tricia joy




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Do stuff. Be clenched, curious. Not waiting for inspiration’s shove or society’s kiss on your forehead. Pay attention. It’s all about paying attention. It’s all about taking in as much of what’s out there as you can, and not letting the excuses and the dreariness of some of the obligations you’ll soon be incurring narrow your lives. Attention is vitality. It connects you with others. It makes you eager. Stay eager.

You’ll notice that I haven’t talked about love. Or about happiness. I’ve talked about becoming — or remaining — the person who can be happy, a lot of the time, without thinking that being happy is what it’s all about. It’s not. It’s about becoming the largest, the most inclusive, most responsive person you can be.

Susan Sontag

(via: What We Need Is Here: Attention is vitality)


This diary is my kief, hashish, and opium pipe. This is my drug and my vice. Instead of writing a novel, I lie back with this book and a pen, and dream, and indulge in refractions and defractions… I must relive my life in the dream. The dream is my only life. I see in the echoes and reverberations, the transfigurations which alone keep wonder pure. Otherwise all magic is lost. Otherwise life shows its deformities and the homeliness becomes rust… All matter must be fused this way through the lens of my vice or the rust of living would slow down my rhythm to a sob.

Anaïs Nin

I am going to write my thesis about how dicking around on the internet is important for art and intimacy and stuff, just as soon as I get off this tumblr.

English and Gender Studies Student, University of Chicago

Being bored and boring is the worst thing

I grew up with constant change in my life. And then I moved around—a lot.
I not only inherited an aversion to the nine-to-five routine, but the sense
from my parents that being bored and boring is the worst thing that you can
be. Obviously there are times when exactly what is required is just going
through the motions, and when doing nothing is the best thing. But at other
times, you have to make that leap beyond your immediate environment. You have to take the risk of feeling slightly foolish and delve in and bring
out the emotions. And it’s down to minutes at a time because here you are,
and no matter what’s happened to you that day, no matter what kind of mood
you’re in, you’re going to manage to do it because it’s all you have. In
those moments, you rise to the occasion or not. You either decide to take
the easy way out, which means you’re only going to disappoint yourself and
everybody else, or you take the risk right now of being a fool, which is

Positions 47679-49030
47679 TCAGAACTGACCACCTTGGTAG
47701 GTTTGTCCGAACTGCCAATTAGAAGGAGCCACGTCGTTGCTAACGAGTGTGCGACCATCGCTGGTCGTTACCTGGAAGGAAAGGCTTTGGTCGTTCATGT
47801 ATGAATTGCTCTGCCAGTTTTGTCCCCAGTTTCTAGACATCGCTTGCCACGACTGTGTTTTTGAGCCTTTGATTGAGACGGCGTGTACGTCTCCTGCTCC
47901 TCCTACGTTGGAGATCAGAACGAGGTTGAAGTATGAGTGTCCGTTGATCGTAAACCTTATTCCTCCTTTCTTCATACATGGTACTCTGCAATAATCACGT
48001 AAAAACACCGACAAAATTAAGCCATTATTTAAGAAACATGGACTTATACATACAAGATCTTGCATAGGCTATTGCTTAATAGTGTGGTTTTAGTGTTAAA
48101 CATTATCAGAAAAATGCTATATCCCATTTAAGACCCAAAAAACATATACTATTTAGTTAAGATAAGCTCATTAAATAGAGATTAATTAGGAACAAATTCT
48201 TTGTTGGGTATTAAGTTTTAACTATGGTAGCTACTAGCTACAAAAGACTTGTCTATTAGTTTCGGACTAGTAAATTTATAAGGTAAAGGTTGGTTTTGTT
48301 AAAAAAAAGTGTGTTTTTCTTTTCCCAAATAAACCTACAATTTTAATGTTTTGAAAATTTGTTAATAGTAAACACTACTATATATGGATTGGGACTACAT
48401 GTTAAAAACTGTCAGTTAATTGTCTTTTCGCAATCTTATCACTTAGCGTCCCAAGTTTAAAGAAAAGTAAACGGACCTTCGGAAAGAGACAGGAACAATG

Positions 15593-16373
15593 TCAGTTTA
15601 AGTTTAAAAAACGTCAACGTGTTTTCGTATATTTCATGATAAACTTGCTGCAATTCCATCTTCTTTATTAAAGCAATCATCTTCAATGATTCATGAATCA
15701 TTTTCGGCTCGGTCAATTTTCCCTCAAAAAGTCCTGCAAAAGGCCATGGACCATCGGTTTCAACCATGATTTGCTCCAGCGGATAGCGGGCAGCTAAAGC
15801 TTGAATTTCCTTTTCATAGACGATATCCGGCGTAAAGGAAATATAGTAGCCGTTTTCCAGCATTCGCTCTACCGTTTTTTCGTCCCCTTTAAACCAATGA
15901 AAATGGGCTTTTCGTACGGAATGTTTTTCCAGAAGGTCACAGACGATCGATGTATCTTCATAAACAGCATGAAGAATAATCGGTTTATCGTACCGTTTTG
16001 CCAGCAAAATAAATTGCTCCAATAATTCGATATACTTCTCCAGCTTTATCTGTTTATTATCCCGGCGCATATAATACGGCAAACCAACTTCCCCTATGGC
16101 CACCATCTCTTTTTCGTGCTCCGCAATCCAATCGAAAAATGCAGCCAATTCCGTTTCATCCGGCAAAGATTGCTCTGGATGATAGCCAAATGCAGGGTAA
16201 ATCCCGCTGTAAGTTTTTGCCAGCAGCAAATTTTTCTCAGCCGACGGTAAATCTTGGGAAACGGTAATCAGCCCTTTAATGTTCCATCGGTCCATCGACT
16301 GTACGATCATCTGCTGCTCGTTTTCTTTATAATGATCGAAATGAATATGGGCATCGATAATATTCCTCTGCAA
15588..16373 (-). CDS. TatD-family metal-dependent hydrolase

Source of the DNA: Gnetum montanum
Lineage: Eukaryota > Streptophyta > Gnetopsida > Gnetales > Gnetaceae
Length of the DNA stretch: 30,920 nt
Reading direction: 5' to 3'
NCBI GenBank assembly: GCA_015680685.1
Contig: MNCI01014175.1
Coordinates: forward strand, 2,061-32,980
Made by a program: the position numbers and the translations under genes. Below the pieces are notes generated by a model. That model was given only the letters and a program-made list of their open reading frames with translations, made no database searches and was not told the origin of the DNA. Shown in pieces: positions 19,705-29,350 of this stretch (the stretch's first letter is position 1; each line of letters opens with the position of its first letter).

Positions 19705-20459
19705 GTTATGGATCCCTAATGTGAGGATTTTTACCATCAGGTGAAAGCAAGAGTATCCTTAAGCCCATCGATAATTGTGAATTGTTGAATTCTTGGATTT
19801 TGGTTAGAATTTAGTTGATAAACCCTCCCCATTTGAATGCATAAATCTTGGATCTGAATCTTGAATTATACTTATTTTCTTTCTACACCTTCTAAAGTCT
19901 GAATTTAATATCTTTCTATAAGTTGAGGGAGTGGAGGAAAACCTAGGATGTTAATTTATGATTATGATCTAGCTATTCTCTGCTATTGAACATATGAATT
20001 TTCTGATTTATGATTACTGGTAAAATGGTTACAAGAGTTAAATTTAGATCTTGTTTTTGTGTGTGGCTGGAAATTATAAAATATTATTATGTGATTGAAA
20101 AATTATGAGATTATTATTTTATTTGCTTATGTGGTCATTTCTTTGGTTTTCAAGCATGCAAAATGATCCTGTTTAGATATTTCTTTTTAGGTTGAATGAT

the only way you’ll end up being exhilarated later. Though, more often than not, it will be fleeting.

No one can travel your own road for you; you must travel it for yourself.


I strive to be a skeptic, in the best sense of that word: I question everything, and yet I’m open to everything. And I don’t have immovable beliefs. My values shift and grow with my experiences—and as my context changes, so does what I believe.


No one can tell you how you must understand the world, and you can’t say what someone else must do or be.

A fantastic reminder from Amy Tan, adding to our ongoing archive of sage advice.

Also se Anaïs Nin on the ever-evolving self and Carl Sagan on mastering the vital balance between skepticism and openness.

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Existential crisis. Sunday edition.

 I write in the hopes that I may effectively describe even a sliver of
the wonder that courses through my very being. I will never perfectly
describe any aspect of reality, hell, humans can only perceive less than
0.00000000001% of the electromagnetic spectrum in the Universe, but I’ll be
damned if I don’t keep trying.

Writing mirrors life. The ups and downs go on forever and as long as we
accept the ride for what it is and go with the flow, we should be
fine. I pursue my written meditation because even when I can’t
immediately put the right words onto paper, the process of trying forces me
to pay attention to the tiniest intricacies and minute beauties layered on
top of each other to form the texture of our fantastic reality.  As Alan
Watts put it: “Through our eyes, the universe is perceiving itself. Through
our ears, the universe is listening to its harmonies. We are the witnesses
through which the universe becomes conscious of its glory, of its
magnificence.” With every subtle, magnificent detail that we notice and
attempt to explicate via the written word, we learn more about the Kosmos,
and thus, ourselves.

On evolving

This blog has become a compilation of curiosities and cultural musings. To inspire of course. But the thing is, apart from sharing these interests, I haven’t been showing anyone exactly who I am. I now want my blog to show all sides of my life. 

Stay tuned. Please.


"behaved— I suppose deviously… a certain amount of resistance… keeps you awake" @parisreview interview ✨

If you have a garden and a library, you have everything you need.

Cicero  (via drakontomalloi)

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